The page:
Non-Amateur writers avoid industriously the word Orwellian, because even years ago it became an overused and underdefined cliché. — William F. Buckley, Jr., National Review, 1 May 2000 FILM "I Like It Like That": It has every cliché of the 'hood genre, elevated by a strong woman protagonist and a few comic moments. — Bell Hooks, Ms., September/October 1994 I'd never been out with a model before, so I hadn't even bargained on the cliché of the rock star and the model as being part of my life. — David Bowie, quoted in Rolling Stone, 10 June 1993 Time has been the best healer for the pain of loss, just as the old cliché says, but letting go is still difficult. — Lynn McAndrews, My Father Forgets, 1990 … don't seek the ultimate, general solution; find a corner that can be defined precisely and, as our new cliché proclaims, go for it. — Stephen Jay Gould, Natural History, July 1987 a speech filled with clichés about “finding your way” and “keeping the faith” The macho cop of Hollywood movies has become a cliché. There’s a reason steak and Napa Cab are a cliché pairing—together they’re the Jay-Z and Beyoncé of food and wine: bold, sleek, powerful. —“What to Pour at the Picnic Table” P. 19, WINE ENTHUSIAST MAGAZINE Vol. 26 No. 7, July, 2013 An elegant and scrupulous writer, Anna was often dismayed to look back at earlier pages of her journal and see notes about futuristic mind experiments involving implanted memories and telepathy, or the physics of a new sphere of reality. In college, she had romanticized madness, but this was insanity as cliché. It offered no revelation. —“Which Way Madness Lies” P. 46, Rachel Aviv, HARPER’S MAGAZINE Vol. 321 No. 1927, December, 2010 Admiring the Puritans, Morgan is naturally impatient with our national cliché about a sour, church-obsessed and sexually repressed people who, as H.L. Mencken put it, hated the thought that someone somewhere might be having a good time. Combat against error is clearly one of Morgan’s great pleasures, and those who speak with carefree indifference to fact risk being humiliated and routed by overwhelming barrages of antique official documents. —“A Heroic Historian on Heroes” P. 36, Russell Baker, THE NEW YORK REVIEW OF BOOKS Vol. LVI No. 10, June 11, 2009 For the Magic Mojito, cotton candy balloons out of a flared martini glass before the waiter pours the excellent basil-infused rum-and-lime drink over it and it, in turn, dissolves into the libation. Floating atop an equally deftly made margarita, a salty froth identified on the menu as sea air may be the perfect use of flavored foam, which has become a culinary cliché. —“Dining Out” P. 19, Harvey Steiman, WINE SPECTATOR Vol. 34 No. 4, June 30, 2009 After the Soviet Union collapsed in 1993, Russian mail-order brides became a distressing cliché, but as Russia grew wealthy its women were less reliant on foreign husbands. —“Summer of So-Called Love” P. 30, Marina Kamenev, MS. MAGAZINE Vol. XIX No. 2, Spring, 2009 The director also split the screen—into two and sometimes three panels. Split screens were all the rage in feature films of the 1960s, so much so that they were close to becoming a cliché, but their use in “Woodstock” helped to accommodate the sheer star power on stage (Roger Daltry and Pete Townshend in simultaneous close-ups, not one or the other) and the staggering spectacle of all the faithful who’d made a pilgrimage to Max Yasgur’s farm. —“The Rise of the Concert Film” P. W5, Joe Morgenstern, THE WALL STREET JOURNAL, August 14, 2009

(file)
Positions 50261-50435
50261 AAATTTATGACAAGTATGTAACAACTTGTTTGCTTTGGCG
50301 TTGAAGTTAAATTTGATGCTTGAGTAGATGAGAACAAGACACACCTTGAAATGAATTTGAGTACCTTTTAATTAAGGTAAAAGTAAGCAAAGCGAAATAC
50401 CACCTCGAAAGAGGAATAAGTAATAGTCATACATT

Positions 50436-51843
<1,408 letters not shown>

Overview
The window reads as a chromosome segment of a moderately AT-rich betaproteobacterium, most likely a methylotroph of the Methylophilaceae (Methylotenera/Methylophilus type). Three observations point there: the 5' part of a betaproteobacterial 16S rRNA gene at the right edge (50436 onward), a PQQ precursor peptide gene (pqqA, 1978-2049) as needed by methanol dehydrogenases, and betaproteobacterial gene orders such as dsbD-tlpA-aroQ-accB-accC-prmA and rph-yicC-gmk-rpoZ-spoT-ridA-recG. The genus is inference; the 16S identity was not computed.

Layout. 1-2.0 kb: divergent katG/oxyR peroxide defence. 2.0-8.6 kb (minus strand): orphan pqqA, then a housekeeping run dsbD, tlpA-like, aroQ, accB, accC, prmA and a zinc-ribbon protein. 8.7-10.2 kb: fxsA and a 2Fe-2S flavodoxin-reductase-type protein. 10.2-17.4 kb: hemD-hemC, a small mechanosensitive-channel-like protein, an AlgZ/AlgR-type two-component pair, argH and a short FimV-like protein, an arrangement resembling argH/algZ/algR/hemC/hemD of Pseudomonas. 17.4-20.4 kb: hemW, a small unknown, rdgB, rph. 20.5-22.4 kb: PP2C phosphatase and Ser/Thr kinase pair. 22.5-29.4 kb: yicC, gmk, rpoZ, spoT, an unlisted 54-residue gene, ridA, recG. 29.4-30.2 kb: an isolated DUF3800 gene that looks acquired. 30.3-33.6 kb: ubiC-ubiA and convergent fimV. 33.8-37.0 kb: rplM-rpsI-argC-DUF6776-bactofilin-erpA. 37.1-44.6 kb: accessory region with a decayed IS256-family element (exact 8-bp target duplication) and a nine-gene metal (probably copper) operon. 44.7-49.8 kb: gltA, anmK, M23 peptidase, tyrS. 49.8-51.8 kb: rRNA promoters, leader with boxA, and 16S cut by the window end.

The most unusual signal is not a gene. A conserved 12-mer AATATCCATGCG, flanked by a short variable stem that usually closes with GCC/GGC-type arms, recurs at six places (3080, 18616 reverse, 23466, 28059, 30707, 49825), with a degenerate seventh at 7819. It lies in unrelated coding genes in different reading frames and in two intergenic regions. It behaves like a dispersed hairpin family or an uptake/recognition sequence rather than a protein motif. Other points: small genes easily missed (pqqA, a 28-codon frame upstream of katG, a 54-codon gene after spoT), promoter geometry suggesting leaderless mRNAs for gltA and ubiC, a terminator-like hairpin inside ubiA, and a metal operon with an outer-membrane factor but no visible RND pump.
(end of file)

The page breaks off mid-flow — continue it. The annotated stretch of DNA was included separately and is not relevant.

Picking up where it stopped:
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Recent Examples on the Web